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Tankograd - Gepard

ISBN Number:
Sunday, October 14, 2018
Tankograd Publishing
Retail Price:
Reviewed By:
Paul Roberts

Gepard 01.jpg


Carl Schulze  

Tankograd Publishing

Tankograd Special No. 5073


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Another book in Tankograd Publishing’s continuing line of military vehicle monographs, this volume looks at the development and operational service of the Germany’s home grown Cold War short range antiaircraft system, the Gepard. Designed to use a modified Leopard 1 chassis, the Gepard was the Bundeswehr’s replacement for the American M42 Duster self-propelled antiaircraft artillery (AAA) system.

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As with many of the monographs in this series, this book follows a pretty standard format. The first seven pages are text (in both German and English) and hold the details of the Gepard’s genesis, development, manufacture, and service. The rest of the book is broken up into five additional sections: 2 pages of prototype photos (which would have been better used interspersed in the first, text, section where the development is discussed), a section each for the Gepard 1, 1A1 and 1A2 versions and a 2-page section for international user. The amount of information provided is well balanced and suitable for a work of this size. While I can’t speak to the German translation, the English text is quite good. Unusually, for this series, there are full, multiview, 1/35-scale drawings for the Gepard 1 and 1A2 versions and a page of detail views showing the differences between the 1 and 1A1 versions. These are very welcome.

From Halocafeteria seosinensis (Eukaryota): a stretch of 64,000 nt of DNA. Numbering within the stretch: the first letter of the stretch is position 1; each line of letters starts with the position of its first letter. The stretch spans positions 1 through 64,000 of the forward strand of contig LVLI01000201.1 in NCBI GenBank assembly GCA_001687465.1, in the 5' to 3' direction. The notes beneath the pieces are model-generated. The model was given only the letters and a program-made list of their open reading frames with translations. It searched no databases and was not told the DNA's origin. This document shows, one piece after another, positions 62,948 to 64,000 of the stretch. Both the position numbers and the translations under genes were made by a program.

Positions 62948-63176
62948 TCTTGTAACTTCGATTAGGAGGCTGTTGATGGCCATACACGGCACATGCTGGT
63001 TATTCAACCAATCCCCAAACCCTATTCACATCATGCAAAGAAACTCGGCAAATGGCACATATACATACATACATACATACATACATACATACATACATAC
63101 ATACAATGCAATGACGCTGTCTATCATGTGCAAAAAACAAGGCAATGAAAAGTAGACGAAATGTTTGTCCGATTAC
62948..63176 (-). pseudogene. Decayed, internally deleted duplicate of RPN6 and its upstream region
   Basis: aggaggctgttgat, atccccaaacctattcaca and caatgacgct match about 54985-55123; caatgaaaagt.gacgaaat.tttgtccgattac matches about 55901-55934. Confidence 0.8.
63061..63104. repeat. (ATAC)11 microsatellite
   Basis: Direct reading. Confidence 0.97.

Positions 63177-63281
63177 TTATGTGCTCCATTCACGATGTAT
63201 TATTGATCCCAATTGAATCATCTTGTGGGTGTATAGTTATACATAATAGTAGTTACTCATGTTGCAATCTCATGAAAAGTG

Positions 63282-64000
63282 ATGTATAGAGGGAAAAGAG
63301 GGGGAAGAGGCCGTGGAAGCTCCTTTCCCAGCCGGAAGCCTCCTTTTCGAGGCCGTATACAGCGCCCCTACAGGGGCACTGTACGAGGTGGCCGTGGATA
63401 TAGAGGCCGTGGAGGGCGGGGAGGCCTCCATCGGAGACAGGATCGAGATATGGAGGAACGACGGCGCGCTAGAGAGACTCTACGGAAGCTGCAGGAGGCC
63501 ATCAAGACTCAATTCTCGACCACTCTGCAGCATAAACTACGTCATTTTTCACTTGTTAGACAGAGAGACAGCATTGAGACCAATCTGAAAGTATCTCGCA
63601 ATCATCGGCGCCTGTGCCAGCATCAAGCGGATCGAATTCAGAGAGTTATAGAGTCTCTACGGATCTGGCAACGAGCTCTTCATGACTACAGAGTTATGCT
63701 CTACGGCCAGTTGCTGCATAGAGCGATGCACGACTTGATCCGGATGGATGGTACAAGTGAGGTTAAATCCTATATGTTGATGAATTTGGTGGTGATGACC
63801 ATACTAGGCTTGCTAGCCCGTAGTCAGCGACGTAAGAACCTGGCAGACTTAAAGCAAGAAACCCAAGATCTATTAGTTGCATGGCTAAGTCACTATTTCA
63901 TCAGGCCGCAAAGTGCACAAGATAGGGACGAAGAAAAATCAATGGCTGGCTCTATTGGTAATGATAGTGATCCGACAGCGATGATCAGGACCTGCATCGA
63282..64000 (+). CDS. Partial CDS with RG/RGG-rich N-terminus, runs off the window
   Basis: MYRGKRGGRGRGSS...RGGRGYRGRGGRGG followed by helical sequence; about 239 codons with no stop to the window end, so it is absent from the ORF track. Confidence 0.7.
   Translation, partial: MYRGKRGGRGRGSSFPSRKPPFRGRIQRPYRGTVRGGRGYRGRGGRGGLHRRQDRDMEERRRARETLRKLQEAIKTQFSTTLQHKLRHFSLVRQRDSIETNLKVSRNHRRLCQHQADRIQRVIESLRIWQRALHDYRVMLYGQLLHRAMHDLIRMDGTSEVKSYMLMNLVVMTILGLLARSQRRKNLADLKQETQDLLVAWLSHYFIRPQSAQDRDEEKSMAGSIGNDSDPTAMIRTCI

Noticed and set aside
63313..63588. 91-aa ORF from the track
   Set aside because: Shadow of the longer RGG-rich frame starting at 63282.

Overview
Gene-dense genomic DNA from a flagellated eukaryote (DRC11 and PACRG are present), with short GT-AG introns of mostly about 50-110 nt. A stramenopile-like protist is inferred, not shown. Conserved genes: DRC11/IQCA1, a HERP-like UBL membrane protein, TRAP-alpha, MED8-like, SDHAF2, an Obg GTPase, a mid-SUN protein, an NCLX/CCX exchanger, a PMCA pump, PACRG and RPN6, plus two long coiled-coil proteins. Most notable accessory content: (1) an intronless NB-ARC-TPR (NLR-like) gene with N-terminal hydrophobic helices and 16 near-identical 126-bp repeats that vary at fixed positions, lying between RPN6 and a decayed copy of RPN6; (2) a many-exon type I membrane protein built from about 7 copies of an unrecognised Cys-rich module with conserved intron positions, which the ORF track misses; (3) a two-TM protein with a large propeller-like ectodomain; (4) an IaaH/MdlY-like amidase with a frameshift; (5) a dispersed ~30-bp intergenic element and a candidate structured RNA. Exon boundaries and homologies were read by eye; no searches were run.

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The only real critiques I would level at the text portions of this book are, firstly, that the formatting of the paragraphs does not involve a blank line, which makes reading the small type-size text much more difficult and making the whole thing a bit more tiring to read. It doesn’t lower the technical value of the work, though. My second critique is that having the development and technical sections having no photographs breaks the link between the descriptions and any clarifying images of the development vehicles. This section would have been significantly more useful had there been photographs alongside the relevant text which would have also served to break up the wall of text and make the entire thing easier to read. I would ask the book designer/ layout person to reconsider their approach on this matter.

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Unlike some of the books in this series, the photos in this book include a very high number of very detailed photos of specific Gepard details making this an excellent book for model builders. The photos are generally ½ or 1/3 of a page and only some of the prototype vehicle shots are not in colour. Combined with the drawings, these photos make this almost a perfect modelling reference.

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The book itself is in standard A4 size and uses glossy paper throughout. The card stock covers show good views of several variants, and, at long last, at least the images on the inside covers are not duplicated within the book. The exterior cover images are duplicated within, which is fair enough as the exterior cover can suffer wear and damage over time.

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Very highly recommended. This is a near perfect modelling reference for this vehicle.

Many thanks to Tankograd Publishing for the review sample.

Reviewed by Paul Roberts

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